Corbin Park Forester Seeks Reward
for finding “Flying Saucer”
Hunt alleged that the fragment had been found after the Rindge, N.H. Fire Department had extinguished a fire in a vancant lot in that town Monday afternoon. He said, “It burned knee-high grass like gas.” He turned the first two pieces he found over to the firemen but kept a third he had found across the street from the scene. The fragments which scattered over a 200 foot area on both sides of the road in W. Rindge and burned wherever they landed, were sent to Harvard University for investigation, Hunt alleged.
Hunt, a graduate of the University of New Hampshire School of Forestry in June, firmly believed that it was a piece of the saucer and was in quest of the $1,000 reward he had heard was being offered. Hunt said, “I figured the curve of the cast iron fragment and I think that the whole disc had a diameter of 8 inches.”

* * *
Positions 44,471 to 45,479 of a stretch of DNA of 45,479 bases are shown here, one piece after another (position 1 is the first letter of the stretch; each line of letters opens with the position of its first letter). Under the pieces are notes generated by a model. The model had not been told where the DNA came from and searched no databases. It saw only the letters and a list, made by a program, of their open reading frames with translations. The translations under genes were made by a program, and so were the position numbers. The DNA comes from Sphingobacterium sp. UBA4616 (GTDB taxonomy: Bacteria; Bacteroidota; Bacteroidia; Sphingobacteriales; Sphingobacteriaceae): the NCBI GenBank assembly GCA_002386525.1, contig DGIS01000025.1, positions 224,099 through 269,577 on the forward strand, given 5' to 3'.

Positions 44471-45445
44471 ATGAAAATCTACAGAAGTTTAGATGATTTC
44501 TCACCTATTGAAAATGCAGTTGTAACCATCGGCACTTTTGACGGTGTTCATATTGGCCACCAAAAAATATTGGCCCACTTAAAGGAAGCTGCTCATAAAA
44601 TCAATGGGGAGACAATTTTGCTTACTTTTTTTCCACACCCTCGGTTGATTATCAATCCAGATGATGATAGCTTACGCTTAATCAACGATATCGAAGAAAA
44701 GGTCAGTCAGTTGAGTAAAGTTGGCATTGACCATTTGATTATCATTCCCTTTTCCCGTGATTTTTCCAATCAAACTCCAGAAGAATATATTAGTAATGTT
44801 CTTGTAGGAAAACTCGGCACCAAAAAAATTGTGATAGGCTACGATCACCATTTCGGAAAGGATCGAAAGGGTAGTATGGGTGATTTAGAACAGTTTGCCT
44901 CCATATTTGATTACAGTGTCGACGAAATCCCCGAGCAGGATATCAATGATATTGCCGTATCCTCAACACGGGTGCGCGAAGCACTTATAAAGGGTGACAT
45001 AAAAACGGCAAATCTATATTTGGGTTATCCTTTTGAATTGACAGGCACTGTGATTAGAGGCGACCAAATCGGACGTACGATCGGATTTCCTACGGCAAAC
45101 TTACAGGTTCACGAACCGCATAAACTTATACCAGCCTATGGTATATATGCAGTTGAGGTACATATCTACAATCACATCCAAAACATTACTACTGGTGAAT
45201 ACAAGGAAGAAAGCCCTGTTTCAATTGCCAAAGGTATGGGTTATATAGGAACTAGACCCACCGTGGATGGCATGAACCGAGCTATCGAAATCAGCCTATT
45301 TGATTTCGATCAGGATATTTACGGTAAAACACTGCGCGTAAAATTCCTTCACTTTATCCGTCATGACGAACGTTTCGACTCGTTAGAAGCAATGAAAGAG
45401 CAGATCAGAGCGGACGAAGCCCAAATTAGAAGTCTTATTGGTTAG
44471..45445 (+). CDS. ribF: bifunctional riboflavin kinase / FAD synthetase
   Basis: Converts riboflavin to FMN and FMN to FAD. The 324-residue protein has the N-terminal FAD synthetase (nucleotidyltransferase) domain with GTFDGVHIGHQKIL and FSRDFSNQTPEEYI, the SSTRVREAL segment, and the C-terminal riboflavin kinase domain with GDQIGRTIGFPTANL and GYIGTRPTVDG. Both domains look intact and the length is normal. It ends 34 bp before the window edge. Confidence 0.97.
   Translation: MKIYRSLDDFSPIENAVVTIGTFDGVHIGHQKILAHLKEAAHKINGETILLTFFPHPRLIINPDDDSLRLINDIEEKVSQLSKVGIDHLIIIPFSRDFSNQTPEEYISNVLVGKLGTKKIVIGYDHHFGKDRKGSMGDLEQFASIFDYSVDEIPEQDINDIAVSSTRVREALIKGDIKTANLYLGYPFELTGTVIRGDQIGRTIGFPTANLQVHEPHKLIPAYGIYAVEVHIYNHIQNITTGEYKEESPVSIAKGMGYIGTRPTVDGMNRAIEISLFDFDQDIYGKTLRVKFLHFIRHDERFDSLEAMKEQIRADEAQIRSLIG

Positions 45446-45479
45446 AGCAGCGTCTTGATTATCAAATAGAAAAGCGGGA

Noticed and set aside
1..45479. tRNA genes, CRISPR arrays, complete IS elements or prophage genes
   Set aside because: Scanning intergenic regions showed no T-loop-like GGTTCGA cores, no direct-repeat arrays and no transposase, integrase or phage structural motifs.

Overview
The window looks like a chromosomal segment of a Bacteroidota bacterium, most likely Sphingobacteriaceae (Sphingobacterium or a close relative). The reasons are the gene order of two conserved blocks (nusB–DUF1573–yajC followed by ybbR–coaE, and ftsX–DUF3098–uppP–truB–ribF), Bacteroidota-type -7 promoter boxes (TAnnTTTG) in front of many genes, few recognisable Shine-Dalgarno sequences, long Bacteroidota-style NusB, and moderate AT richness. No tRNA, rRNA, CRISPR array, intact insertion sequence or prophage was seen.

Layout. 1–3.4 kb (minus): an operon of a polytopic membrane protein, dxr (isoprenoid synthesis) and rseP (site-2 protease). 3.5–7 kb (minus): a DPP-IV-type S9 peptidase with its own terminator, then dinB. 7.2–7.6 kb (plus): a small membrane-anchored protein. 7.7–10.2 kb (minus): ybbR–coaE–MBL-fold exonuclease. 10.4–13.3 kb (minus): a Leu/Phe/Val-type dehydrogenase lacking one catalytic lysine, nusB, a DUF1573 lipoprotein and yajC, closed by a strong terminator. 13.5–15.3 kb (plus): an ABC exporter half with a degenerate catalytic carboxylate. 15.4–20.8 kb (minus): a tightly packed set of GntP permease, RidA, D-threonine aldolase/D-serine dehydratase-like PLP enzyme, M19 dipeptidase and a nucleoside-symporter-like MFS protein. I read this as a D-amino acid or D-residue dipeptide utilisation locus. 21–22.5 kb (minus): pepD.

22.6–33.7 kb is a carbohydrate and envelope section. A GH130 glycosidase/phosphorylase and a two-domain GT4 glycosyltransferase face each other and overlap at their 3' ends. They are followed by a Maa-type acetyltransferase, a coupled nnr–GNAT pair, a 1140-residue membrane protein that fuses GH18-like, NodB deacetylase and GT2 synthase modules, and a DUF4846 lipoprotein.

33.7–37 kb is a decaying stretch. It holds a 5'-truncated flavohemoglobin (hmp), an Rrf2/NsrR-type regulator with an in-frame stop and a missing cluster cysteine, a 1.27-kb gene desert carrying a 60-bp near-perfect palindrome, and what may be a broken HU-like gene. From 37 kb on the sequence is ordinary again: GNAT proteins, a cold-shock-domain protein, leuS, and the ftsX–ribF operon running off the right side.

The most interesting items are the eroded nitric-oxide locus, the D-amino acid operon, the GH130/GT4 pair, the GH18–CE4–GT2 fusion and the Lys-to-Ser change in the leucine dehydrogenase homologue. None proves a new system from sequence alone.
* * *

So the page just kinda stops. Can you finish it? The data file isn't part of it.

Chief of Police John Crosby, Jr., of Rindge declined to comment on the question when called by this newspaper, however, an official of the town who requested his name be withheld, was of the opinion that the object which he claimed landed in several pieces rather than breaking up on landing, was a meteorite. He said that a dozen or more pieces were found and that he tried to piece several together, but was unable to match the grooves. Anything he said, continued the official, was pure guess work on the part of an amateur. In the opinion of those who have seen the specimen at the Argus-Champion, it is definitely a man made object, such as a shell fragment or airplane flare.
Hunt’s souvenier rests in the safe of the Argus-Champion. Anyone qualified
is invited to examine it.
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